Boreal Forest Takes Center Stage During Wetlands America Trust Meeting

Monday, July 01, 2013

North America’s Boreal Forest is the world’s largest remaining intact, productive ecosystem encompassing more than 1.5 billion acres of forest, wetlands, lakes and streams that remain largely pristine but potentially threatened. To see firsthand the ongoing efforts to conserve this vital ecosystem that accounts for 25 percent of the world’s remaining intact forest and more than a fourth of the world’s wetlands, members of Ducks Unlimited’s Wetlands America Trust (WAT) board chose the location for their annual spring meeting. Discussions during the three-day gathering centered on the Boreal Forest’s importance to North America’s wildlife and people.

Yellowknife, Northwest Territories, board members had the opportunity to view the landscape the same way ducks and geese do: from the air. Daily excursions included surveying the breeding habitats of North American wigeon, green-winged teal, ring-necked ducks and many other species.

“We chose the Boreal Forest as our gathering point because of its importance to the viability of waterfowl and Neotropical songbirds worldwide,” said WAT COO Dan Thiel. “The vast Boreal Forest is the best place on earth to secure large-scale conservation and sustainable development through the proactive application of conservation science.”

Encompassing more than 1.5 billion acres, the Boreal is a DU conservation priority, and the organization has undertaken the world’s most ambitious conservation campaign to protect the forest. The Boreal provides habitat for 5 billion birds that migrate throughout the continent. The Pew Charitable Trusts created a partnership ultimately known as the International Boreal Conservation Campaign (IBCC), of which DU and Ducks Unlimited Canada are central partners. Early on, the IBCC was successful in conserving 500 million acres. Now, the goal is to permanently conserve an additional 500 million acres while allowing sustainable development on another 500 million acres.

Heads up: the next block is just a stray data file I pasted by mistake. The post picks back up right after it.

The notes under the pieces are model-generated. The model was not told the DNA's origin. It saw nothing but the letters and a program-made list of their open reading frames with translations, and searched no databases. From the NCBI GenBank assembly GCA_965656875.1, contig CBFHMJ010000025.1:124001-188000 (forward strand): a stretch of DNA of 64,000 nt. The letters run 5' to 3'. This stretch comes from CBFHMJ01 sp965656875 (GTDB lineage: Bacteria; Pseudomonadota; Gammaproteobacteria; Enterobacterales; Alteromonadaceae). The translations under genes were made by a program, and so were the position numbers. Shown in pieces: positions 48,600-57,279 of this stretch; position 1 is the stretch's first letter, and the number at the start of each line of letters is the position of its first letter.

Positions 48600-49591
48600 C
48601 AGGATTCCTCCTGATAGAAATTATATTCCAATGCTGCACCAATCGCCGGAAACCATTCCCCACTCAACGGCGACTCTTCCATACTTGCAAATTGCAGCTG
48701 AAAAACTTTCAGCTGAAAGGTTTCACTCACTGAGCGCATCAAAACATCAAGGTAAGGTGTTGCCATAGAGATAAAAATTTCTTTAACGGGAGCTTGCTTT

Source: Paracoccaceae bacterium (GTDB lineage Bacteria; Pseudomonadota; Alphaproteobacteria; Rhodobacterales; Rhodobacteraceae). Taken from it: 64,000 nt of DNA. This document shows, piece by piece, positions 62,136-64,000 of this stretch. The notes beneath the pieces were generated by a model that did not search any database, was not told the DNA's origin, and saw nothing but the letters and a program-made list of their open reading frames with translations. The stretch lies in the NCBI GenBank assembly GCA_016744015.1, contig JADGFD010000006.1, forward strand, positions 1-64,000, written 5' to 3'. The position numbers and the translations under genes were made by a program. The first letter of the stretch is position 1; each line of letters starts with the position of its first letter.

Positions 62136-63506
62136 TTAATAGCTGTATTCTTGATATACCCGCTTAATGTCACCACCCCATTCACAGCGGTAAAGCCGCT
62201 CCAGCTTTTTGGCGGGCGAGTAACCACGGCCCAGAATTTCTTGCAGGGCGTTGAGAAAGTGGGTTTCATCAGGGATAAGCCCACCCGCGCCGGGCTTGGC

Threats facing the Boreal include agricultural expansion at the southern boundary, petroleum exploration and development, forestry, hydroelectric development and mining expansion throughout the forest. By 1999, a consortium of aboriginal, federal, provincial, and territorial governments, non-governmental conservation organizations and visionary industries began working toward the common goal of conserving a substantial portion of Canada's boreal region.

“The Boreal and Prairie Pothole Region are the two most important breeding habitats for North American waterfowl, with as much as 40 percent of the continental duck population and the majority of Neotropical songbirds utilizing the boreal,” said DU Chief Conservation Officer Paul Schmidt. “Through DU’s Boreal Forest Initiative and the coordinated efforts of the IBCC, the vast and often-remote breeding grounds of Alaska and Canada will be conserved for future generations of waterfowl, wildlife and people.”

For more information about the Boreal and DU’s work in the region, visit www.ducks.org.


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